Senators Johnson Sakaja (Nairobi), Fred Outa (Kisumu), Ochillo Ayacko (Migori), Irungu Kang'ata (Murang’a), James Orengo (Siaya) and Cleophas Malala (Kakamega) have all set their sites on the prize.

Others are Steward Madzayo (Kilifi), Ledama Olekina (Narok), Kithure Kindiki (Tharaka Nithi), Aaron Cheruiyot (Kericho), Samson Cherargei (Nandi), Enoch Wambua (Kitui) and Susan Kihika (Nakuru).

 

More are eyeing the positions but do not want to go on record, saying it was too early to disclose their intentions to their competitors.

The Star has established  2022 politics is partly to blame for the current stand-off in the Senate over the proposed revenue sharing formula among the 47 counties.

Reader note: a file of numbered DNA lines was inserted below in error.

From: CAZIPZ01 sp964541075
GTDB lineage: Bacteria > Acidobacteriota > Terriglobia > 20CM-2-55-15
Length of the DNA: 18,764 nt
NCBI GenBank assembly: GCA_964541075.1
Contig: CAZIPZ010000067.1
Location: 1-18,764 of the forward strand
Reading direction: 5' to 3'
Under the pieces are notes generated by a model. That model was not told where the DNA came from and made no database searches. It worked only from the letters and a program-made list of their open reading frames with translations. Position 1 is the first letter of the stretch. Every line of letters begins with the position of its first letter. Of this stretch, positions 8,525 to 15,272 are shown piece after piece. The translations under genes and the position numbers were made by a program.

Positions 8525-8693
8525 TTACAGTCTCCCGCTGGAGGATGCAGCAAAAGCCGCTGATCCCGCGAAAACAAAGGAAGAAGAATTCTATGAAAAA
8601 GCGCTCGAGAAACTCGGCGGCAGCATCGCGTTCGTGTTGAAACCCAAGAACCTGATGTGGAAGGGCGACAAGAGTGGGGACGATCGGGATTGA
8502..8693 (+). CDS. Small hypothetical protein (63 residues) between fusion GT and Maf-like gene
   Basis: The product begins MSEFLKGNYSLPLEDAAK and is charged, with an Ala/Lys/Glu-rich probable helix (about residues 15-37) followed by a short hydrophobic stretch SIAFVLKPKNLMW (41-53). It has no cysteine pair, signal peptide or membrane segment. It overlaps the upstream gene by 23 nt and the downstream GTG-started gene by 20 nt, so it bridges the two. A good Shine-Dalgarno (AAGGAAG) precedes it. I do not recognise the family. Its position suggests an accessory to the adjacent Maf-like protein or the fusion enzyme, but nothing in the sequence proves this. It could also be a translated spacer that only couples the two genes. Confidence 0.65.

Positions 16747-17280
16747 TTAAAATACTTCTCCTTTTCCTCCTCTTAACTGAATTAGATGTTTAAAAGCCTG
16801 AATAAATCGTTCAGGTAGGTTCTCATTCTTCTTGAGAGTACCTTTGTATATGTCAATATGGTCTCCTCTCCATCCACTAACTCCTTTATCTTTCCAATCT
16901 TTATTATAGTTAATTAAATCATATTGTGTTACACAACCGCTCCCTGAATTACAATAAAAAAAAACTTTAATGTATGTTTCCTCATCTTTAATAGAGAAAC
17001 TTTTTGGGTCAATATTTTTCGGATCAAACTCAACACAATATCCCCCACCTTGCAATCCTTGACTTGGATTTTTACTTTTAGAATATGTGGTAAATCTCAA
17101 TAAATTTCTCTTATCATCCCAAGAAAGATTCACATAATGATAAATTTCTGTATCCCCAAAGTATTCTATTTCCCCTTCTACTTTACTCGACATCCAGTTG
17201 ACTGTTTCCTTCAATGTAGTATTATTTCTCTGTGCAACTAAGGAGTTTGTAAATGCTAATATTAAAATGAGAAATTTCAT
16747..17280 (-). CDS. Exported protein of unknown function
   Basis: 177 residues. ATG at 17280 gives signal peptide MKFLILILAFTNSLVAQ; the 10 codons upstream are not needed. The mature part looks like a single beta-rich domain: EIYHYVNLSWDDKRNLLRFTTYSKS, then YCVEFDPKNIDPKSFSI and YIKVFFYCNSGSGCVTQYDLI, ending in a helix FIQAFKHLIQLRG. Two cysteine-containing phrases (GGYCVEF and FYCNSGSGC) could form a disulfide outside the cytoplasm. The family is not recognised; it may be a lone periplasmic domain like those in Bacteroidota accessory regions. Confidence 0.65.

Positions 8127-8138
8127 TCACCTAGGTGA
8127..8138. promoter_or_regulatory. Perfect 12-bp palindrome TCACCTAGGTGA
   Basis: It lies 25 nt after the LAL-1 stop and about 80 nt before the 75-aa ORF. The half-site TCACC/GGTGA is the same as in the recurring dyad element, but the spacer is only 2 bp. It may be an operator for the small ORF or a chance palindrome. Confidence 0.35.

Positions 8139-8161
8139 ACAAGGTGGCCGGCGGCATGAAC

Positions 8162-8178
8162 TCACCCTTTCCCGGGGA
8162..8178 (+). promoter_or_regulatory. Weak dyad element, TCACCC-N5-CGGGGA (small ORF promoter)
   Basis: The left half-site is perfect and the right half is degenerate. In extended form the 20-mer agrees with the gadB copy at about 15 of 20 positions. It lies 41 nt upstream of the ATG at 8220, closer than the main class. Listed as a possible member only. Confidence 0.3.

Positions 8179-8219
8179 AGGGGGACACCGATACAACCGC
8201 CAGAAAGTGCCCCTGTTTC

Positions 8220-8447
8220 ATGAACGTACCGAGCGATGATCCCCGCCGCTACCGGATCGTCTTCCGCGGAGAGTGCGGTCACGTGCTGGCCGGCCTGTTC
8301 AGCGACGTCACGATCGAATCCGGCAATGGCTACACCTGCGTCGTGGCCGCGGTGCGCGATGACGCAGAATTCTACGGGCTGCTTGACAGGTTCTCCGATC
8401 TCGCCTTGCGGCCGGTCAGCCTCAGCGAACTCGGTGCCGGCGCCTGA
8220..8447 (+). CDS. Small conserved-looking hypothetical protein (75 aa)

Senators whose counties would losing have rejected the proposal on  grounds it could lead to a backlash in their areas and hurt their chances of getting elected..

According to political analysts, the powers and the privileges that come with the office are behind the sudden push by the senators to vie for governorships.

“Money and power are motivating factors. Everybody is fighting for where they see money. Even in the last elections, very few people were interested in the Senate because there is no money there. Senators don’t control any money,” analysts Martin Andati observes.

“Money comes with power, so most of them are rushing where the money is. In counties, there are allocations [from the Exchequer] and the local revenue. That comes with power because you are able to employ people,” he adds.

Lawyer Danstan Omari said while some senators are being driven by selfish interests of controlling billions and enjoying the trappings of power, others have seen an opportunity created by the governors exiting the scene at the end of their second terms.